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How to take great photos with the iPhone XS, Apple’s finest camera phone yet

Andy Boxall/DigitalTrends

Your iPhone takes great pictures, almost regardless of the one you have in your pocket right now. If you’re fortunate enough to have the new iPhone XS or iPhone XS Max, then both represent the pinnacle of Apple’s camera technology, and you’re assured of excellent performance.

We’ve been using the iPhone XS Max since it launched, and we adore the photos it takes. However, as with all smartphones, it’s important to know how to get the best from them before heading out to take pictures.

Here’s our hands-on guide to getting the best from your iPhone XS camera.

Camera specs

iPhone XS review
Julian Chokkattu/Digital Trends

Worried the iPhone XS Max may take better photos than the iPhone XS, or vice versa? Don’t be, because they both have exactly the same camera on the back. What applies to one, applies to the other.

What do you get? A dual-lens 12-megapixel camera made up of a main wide-angle lens with an f/1.8 aperture, and a second telephoto lens with an f/2.4 aperture. The sensor is larger than the one used for the iPhone X, measuring 1.4nm. This provides a 2x optical zoom, and has dual optical image stabilization, a Smart HDR feature, and a portrait mode. It will also record video at up to 4K resolution and 60fps, in stereo. The front camera has 7 megapixels and an f/2.2 aperture, 1080p video recording at up to 60fps, and it also offers a portrait mode, although here it’s purely software driven.

Getting started

You know where the camera icon is on the iPhone’s homepage, but do you know the various ways to quickly access the camera from the lock screen? There are two. The first is to simply slide your finger from the right to the left of the lock screen, and the camera viewfinder automatically appears. Alternatively, one of the two shortcut buttons Apple places on the lock screen — it’s the one on the right — opens the camera app straight away. We like this method, as it has a pleasing amount of haptic feedback when you press the button.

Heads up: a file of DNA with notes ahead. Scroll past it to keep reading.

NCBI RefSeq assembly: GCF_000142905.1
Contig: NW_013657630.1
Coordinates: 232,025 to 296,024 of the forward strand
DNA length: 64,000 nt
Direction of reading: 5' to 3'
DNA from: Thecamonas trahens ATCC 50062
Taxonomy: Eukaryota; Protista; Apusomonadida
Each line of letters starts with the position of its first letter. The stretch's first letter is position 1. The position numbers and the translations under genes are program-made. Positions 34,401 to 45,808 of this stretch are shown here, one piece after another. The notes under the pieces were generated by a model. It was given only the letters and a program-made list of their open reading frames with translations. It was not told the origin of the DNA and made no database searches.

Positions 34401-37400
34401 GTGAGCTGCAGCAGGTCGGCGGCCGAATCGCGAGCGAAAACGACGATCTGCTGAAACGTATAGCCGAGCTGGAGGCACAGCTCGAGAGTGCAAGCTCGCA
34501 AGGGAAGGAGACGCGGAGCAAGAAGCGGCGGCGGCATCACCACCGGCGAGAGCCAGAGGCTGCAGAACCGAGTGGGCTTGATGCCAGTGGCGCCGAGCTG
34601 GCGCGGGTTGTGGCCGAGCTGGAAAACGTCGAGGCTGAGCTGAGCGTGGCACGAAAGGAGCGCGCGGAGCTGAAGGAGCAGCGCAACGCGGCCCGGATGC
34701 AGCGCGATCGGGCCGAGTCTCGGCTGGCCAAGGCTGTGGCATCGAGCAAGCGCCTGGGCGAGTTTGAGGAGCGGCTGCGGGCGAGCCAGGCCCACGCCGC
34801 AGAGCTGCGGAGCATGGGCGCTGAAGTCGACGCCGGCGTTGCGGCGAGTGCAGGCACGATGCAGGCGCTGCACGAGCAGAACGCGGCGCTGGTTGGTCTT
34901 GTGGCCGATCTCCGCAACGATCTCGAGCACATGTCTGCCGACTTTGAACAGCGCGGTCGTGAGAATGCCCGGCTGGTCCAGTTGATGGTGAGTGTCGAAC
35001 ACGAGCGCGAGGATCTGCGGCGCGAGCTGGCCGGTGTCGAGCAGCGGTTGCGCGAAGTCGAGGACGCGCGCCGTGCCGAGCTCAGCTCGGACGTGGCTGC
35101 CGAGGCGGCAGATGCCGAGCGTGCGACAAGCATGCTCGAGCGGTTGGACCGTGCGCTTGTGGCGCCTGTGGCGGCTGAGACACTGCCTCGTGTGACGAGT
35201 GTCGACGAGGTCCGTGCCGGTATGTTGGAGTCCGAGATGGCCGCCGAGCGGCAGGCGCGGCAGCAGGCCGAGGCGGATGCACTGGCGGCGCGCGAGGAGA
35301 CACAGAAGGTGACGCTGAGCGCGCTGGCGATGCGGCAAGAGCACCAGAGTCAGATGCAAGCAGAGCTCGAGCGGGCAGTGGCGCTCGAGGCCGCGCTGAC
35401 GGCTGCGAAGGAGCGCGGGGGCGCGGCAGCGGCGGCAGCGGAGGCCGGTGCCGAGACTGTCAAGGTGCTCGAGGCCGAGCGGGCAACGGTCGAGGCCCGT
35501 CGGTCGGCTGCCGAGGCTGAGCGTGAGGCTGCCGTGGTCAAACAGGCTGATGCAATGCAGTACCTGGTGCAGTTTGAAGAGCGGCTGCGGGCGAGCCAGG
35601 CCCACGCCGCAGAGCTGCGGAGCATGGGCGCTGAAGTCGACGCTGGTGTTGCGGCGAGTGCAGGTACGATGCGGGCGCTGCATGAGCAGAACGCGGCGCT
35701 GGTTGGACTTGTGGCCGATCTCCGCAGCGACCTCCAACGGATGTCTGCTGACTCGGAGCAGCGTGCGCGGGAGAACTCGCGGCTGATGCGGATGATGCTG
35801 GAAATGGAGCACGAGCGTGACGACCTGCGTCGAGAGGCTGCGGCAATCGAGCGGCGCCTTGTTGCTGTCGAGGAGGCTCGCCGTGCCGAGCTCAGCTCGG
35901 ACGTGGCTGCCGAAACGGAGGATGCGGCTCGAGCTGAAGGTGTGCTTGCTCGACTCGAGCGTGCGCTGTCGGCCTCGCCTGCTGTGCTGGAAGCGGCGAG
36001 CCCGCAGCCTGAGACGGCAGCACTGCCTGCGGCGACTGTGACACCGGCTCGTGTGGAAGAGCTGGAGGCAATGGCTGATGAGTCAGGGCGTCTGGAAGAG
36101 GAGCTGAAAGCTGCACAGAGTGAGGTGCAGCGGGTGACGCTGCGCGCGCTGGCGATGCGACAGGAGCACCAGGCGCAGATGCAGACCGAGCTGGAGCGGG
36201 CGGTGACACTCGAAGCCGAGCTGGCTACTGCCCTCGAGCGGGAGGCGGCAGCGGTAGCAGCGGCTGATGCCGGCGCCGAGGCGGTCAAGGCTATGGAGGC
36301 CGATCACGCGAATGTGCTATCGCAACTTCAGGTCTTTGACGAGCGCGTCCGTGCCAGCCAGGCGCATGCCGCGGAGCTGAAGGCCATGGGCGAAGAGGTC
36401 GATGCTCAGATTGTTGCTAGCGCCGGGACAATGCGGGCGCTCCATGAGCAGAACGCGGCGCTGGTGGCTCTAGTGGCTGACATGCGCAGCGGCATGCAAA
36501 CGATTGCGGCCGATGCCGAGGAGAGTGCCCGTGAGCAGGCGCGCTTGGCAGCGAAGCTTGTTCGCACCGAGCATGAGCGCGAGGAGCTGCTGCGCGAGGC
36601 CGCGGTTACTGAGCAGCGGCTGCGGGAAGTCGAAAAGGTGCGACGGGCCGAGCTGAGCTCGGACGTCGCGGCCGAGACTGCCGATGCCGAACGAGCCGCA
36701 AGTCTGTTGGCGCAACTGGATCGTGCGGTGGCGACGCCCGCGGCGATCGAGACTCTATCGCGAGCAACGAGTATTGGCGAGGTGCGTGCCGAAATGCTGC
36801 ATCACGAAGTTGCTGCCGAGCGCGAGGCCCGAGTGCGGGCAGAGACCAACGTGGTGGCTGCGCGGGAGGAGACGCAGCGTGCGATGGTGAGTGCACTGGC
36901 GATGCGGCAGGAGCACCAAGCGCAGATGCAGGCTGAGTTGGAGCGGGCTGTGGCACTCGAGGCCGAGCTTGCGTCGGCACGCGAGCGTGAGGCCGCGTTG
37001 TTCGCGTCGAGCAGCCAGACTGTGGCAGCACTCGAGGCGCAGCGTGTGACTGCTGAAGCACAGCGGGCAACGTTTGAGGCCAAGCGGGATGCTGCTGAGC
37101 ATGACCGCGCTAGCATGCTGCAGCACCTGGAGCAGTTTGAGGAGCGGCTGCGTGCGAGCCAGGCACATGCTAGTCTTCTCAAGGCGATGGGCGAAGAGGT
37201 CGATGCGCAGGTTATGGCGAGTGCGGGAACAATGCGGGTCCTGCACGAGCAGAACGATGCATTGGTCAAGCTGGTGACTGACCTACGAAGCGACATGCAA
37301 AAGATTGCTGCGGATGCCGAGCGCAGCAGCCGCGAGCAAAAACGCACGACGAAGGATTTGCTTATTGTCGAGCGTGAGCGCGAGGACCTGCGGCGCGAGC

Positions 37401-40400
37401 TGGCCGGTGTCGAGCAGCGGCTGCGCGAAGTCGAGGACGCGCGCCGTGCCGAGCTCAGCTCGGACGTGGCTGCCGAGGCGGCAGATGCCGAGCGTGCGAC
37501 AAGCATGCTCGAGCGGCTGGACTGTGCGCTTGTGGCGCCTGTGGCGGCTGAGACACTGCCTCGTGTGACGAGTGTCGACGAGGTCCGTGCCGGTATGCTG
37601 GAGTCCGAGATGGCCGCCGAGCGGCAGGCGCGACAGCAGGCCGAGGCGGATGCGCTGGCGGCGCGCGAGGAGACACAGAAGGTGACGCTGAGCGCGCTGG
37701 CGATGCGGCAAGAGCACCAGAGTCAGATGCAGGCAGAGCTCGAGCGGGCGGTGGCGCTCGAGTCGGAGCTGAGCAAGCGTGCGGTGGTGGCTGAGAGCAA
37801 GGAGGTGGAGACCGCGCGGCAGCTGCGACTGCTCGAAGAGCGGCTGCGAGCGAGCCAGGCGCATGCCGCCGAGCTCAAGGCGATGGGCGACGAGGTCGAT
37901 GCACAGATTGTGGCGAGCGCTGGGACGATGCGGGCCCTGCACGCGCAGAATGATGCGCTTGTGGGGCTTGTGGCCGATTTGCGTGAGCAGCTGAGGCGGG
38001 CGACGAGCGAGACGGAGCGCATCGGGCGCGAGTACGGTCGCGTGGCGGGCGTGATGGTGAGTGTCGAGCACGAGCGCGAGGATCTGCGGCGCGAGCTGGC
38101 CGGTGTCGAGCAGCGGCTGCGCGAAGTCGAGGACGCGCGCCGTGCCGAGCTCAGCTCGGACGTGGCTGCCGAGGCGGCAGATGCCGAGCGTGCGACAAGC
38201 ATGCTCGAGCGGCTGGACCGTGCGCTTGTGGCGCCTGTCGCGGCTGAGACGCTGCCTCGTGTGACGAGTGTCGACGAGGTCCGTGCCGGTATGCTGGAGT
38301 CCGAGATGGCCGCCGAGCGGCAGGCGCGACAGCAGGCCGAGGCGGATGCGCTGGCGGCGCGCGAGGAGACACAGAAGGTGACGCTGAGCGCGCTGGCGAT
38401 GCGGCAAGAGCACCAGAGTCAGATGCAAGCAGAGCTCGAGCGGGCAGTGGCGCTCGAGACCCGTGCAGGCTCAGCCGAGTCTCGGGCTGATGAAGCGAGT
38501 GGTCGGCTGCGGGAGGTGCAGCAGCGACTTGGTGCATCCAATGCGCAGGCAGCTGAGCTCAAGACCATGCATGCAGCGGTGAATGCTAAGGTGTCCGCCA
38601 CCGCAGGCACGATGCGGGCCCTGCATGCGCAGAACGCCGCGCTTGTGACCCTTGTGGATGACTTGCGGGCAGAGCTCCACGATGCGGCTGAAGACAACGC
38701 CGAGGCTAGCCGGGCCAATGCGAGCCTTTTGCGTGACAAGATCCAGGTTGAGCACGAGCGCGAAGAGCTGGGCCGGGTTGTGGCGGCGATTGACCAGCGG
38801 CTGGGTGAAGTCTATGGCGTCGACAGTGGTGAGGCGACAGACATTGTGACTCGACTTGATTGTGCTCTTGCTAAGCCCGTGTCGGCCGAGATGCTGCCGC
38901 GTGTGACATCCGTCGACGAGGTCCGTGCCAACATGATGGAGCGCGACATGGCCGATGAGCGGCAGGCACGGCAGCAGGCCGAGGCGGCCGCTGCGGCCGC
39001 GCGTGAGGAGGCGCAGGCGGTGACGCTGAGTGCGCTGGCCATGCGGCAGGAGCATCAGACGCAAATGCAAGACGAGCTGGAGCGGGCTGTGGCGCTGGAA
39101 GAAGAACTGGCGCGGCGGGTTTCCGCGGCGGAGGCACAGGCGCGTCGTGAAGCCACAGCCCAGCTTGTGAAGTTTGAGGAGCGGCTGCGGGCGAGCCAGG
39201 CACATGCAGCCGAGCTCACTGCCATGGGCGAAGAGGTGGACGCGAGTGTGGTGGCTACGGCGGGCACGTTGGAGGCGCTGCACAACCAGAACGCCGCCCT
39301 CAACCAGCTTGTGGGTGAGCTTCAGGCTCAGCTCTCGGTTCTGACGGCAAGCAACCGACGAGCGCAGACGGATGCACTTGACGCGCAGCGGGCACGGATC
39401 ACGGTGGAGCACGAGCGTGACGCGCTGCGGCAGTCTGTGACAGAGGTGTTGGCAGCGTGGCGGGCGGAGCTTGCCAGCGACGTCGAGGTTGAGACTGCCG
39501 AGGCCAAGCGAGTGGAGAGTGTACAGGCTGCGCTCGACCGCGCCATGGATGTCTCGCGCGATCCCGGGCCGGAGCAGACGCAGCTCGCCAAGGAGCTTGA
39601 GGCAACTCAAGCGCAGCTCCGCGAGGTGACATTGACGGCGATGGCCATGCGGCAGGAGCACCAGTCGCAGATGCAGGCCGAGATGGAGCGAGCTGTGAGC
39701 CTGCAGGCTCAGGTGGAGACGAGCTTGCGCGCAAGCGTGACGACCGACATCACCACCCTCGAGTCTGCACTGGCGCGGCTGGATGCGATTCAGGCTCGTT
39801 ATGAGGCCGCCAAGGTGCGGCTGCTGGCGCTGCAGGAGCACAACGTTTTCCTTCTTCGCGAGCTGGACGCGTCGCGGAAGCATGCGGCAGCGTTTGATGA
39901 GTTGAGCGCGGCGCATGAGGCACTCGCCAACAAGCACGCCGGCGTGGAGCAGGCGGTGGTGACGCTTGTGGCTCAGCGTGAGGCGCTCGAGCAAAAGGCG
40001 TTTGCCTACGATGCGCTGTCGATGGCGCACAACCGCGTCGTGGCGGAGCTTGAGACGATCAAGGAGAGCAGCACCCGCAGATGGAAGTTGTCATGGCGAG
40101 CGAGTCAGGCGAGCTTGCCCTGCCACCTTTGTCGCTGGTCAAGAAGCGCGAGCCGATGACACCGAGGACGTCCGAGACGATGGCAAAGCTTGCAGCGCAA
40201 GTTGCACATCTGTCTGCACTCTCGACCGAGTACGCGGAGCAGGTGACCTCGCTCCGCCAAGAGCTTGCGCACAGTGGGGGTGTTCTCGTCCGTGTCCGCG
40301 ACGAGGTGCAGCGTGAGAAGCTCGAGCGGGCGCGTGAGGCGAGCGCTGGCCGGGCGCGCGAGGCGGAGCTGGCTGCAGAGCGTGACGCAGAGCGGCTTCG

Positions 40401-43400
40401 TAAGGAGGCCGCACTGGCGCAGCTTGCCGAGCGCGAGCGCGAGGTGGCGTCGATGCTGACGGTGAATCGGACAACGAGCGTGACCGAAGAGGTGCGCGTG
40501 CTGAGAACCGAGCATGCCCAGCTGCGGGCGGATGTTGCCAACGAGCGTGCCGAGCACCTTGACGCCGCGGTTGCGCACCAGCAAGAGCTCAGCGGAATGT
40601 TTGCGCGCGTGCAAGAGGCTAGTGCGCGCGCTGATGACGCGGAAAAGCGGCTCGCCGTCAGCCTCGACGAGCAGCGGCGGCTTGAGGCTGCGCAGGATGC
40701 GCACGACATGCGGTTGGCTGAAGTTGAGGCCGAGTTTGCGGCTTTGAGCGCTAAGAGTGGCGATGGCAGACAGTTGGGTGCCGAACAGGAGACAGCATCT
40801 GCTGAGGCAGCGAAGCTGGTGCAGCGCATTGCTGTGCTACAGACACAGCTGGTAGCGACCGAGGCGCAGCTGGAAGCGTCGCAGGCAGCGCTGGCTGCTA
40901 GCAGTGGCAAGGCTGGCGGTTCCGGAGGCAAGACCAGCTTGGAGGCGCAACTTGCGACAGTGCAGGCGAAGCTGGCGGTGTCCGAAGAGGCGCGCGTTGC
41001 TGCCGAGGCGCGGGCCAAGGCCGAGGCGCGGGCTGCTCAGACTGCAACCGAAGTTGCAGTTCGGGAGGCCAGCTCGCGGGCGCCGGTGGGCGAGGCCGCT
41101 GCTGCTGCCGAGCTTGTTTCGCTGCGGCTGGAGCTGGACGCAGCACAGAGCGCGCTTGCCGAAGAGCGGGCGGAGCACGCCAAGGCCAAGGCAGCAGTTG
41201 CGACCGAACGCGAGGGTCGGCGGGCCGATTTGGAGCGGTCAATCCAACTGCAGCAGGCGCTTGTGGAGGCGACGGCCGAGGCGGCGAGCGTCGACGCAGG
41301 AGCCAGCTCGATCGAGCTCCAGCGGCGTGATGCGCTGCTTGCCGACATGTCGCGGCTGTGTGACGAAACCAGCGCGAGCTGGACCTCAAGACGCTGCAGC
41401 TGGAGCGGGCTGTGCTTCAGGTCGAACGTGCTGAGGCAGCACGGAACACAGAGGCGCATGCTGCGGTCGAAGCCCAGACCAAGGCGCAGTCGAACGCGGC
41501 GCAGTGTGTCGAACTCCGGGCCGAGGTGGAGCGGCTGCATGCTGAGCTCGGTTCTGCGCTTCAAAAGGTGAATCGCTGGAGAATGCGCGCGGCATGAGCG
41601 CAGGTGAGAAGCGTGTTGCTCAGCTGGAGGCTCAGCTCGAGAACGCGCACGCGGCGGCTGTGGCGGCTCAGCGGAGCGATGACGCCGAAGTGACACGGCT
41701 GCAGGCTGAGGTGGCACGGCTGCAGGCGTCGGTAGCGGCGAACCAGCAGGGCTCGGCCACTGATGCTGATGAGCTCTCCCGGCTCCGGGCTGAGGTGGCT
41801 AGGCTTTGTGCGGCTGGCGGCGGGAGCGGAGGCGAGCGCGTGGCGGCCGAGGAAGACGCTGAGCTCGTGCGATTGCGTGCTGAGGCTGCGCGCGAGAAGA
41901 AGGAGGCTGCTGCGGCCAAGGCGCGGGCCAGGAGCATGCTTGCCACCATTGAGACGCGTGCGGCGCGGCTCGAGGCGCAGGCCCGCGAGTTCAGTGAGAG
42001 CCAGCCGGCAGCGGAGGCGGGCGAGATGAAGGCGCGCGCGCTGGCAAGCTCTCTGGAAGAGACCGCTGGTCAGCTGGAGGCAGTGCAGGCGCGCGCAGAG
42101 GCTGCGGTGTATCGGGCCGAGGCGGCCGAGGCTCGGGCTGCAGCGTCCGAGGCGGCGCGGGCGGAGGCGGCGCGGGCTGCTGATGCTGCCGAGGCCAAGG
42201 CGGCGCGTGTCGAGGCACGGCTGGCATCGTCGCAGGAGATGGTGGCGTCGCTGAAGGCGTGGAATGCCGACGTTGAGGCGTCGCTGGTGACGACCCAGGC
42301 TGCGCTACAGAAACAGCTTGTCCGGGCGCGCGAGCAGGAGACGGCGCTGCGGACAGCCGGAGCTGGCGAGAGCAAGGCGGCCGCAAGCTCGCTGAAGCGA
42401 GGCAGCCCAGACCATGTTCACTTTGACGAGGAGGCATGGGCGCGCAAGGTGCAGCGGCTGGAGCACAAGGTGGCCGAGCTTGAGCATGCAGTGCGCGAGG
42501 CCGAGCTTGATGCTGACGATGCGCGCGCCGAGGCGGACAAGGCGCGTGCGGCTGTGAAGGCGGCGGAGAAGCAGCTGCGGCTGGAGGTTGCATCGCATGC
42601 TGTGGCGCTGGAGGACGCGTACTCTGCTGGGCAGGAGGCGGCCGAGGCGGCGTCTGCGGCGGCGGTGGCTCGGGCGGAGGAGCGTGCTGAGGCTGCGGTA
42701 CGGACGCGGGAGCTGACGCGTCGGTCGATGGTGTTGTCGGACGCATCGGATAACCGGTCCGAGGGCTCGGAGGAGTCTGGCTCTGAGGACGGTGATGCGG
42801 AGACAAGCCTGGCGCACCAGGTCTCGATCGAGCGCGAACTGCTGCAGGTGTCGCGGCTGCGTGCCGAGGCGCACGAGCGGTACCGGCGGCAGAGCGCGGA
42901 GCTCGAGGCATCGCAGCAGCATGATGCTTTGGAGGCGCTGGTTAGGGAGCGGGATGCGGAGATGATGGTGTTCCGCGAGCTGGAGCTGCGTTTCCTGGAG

There are two ways to actually take a photo, too. The shutter release button is obvious, but you can also use the volume up key on the side of the device to snap a photo.

The camera app

iPhone XS Max
Julian Chokkattu/Digital Trends

The iPhone’s standard camera app is one of the easiest to use, and one that doesn’t get bogged down with many features you will never use. All the modes are spread across the screen under the viewfinder window, and you swipe left or right to select them. Flip to the front camera using the button in the bottom right of the screen, which is opposite a shortcut to the Gallery. Along the top, there are two options you should pay attention to: Filters and Live Photo. Tap Live Photo to shoot a short, animated GIF-style picture, or tap the Filter button — the far right button — to show real-time filters.

Smart HDR

This is one of the new technologies introduced by Apple for the iPhone XS range. It makes use of software, a new image signal processor (ISP), the A12 Bionic chip and its Neural engine, along with the various camera sensors inside the phone. Like all the best tech, it’s “silent,” in that you don’t really need to do anything to see the benefits.

Initially, you should make sure Smart HDR is active. Go to Settings, Camera, and then look for the toggle next to the Smart HDR option. Make sure it’s active. While you’re there, if you switch Keep Normal Photo on, then both a regular and a Smart HDR image will be saved to your camera roll. It’ll take up more storage space, but you’ll be able to see the differences between the two shots. Remember, the Smart HDR version may not always be the best.

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What is Smart HDR? It’s an evolution of the iPhone’s old HDR mode, but here it combines nine photos taken in succession at different exposures, then using hardware and software wizardry, it analyses them, takes the best parts of each, and then puts them all together to create a single image. HDR brings out more detail, avoids nasty shadows, and balances highlights. The clever part is, even though it shoots multiple images, you will never notice any lag or time delay taking your photo.